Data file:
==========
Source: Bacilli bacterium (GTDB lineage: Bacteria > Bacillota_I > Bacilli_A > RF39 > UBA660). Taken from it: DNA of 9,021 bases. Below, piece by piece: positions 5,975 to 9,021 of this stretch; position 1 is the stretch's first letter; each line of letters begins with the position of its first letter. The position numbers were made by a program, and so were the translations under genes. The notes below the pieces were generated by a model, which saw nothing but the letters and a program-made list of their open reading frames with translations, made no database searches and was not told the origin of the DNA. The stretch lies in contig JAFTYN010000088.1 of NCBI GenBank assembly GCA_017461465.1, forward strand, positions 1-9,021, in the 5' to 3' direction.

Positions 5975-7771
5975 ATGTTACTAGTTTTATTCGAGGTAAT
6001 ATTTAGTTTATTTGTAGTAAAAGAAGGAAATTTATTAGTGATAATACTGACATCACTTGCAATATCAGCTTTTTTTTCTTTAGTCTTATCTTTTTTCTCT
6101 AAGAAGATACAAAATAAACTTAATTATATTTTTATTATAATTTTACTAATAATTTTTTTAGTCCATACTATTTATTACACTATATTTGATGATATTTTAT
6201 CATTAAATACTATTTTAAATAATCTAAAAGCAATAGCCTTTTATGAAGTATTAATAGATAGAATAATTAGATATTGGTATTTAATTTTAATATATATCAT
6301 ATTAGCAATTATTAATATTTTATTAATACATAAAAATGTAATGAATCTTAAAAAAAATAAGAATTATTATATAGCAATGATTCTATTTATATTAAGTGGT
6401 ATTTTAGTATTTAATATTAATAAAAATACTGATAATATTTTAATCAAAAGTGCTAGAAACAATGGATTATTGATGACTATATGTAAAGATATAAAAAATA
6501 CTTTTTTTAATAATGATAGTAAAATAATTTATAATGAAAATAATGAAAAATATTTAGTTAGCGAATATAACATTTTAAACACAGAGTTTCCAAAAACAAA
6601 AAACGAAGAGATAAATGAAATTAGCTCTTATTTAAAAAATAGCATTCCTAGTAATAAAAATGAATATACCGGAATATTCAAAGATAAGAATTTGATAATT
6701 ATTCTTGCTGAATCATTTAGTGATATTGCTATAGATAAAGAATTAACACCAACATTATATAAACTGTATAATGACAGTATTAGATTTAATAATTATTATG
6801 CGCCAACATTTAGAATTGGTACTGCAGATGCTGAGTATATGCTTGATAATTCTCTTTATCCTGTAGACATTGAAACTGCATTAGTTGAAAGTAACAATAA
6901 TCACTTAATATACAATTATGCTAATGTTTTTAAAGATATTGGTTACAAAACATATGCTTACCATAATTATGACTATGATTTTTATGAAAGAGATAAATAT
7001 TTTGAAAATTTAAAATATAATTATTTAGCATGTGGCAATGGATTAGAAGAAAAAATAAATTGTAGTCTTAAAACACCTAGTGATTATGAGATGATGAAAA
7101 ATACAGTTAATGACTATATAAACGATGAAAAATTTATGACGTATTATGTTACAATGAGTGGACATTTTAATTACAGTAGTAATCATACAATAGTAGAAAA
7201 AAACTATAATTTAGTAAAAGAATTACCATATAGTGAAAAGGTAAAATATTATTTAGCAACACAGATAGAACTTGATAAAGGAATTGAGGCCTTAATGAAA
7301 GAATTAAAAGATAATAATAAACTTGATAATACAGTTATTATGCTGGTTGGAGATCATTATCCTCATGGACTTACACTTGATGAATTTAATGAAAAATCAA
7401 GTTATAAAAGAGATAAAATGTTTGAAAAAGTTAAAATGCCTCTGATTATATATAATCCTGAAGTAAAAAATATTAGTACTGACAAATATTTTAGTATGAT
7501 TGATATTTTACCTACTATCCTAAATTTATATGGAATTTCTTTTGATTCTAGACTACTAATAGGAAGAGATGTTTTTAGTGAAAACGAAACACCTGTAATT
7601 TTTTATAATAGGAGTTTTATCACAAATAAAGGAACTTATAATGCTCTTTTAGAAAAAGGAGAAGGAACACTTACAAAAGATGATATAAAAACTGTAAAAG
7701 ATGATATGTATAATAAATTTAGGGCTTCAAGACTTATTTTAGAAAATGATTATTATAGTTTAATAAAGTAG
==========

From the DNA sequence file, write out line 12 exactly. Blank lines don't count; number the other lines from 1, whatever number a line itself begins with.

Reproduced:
6801 CGCCAACATTTAGAATTGGTACTGCAGATGCTGAGTATATGCTTGATAATTCTCTTTATCCTGTAGACATTGAAACTGCATTAGTTGAAAGTAACAATAA